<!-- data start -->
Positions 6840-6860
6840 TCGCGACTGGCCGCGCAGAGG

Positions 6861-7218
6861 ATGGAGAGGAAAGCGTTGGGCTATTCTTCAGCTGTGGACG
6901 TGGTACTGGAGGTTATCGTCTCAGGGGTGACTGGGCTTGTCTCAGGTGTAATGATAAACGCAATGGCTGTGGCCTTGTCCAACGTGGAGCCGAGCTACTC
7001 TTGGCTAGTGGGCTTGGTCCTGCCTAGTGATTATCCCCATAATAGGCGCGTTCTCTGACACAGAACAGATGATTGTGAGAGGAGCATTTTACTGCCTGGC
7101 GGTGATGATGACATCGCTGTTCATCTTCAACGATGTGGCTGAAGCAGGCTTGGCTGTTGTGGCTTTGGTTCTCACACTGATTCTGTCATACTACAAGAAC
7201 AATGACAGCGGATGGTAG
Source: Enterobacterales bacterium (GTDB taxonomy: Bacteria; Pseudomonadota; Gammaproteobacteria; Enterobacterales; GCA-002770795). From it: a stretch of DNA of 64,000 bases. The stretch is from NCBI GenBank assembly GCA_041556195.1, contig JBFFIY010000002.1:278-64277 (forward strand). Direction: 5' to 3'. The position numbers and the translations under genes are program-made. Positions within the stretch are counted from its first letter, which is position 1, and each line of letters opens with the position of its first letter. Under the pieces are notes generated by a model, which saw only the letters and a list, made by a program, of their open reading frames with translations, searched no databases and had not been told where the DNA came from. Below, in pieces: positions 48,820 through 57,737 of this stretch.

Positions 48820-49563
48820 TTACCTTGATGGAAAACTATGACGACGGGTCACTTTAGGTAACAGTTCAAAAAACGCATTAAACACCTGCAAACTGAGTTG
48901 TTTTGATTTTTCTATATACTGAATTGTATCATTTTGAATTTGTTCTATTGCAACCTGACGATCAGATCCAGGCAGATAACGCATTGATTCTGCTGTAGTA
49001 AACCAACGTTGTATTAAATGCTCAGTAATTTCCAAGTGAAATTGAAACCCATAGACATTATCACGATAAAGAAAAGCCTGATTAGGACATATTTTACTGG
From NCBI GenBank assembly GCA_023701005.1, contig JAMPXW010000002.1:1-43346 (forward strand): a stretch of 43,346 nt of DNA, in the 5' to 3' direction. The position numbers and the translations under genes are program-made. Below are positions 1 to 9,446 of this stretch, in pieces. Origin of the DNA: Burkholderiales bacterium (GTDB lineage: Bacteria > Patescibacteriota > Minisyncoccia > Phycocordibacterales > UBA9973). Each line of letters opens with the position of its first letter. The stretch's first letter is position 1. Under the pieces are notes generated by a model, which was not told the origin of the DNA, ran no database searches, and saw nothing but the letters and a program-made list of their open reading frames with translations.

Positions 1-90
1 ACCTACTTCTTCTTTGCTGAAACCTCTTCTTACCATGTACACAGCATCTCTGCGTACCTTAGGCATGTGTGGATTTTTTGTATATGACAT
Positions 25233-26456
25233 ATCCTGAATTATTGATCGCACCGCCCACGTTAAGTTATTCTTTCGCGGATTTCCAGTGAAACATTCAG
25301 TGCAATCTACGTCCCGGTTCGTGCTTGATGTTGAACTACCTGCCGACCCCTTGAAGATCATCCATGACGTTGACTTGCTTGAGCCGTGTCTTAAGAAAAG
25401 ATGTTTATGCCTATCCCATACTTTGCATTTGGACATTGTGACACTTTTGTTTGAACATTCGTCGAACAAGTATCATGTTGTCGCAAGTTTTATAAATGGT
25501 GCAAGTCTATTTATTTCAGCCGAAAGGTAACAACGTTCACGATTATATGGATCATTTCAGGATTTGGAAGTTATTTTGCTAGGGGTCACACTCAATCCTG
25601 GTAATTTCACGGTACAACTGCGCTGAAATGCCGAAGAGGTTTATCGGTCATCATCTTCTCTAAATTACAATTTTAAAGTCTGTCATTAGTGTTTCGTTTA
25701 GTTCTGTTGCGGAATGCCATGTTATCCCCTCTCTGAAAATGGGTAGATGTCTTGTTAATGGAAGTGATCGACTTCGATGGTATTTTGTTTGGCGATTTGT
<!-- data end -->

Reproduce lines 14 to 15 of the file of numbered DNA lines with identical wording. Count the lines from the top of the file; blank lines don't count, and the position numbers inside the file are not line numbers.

From NCBI GenBank assembly GCA_023701005.1, contig JAMPXW010000002.1:1-43346 (forward strand): a stretch of 43,346 nt of DNA, in the 5' to 3' direction. The position numbers and the translations under genes are program-made. Below are positions 1 to 9,446 of this stretch, in pieces. Origin of the DNA: Burkholderiales bacterium (GTDB lineage: Bacteria > Patescibacteriota > Minisyncoccia > Phycocordibacterales > UBA9973). Each line of letters opens with the position of its first letter. The stretch's first letter is position 1. Under the pieces are notes generated by a model, which was not told the origin of the DNA, ran no database searches, and saw nothing but the letters and a program-made list of their open reading frames with translations.

Positions 1-90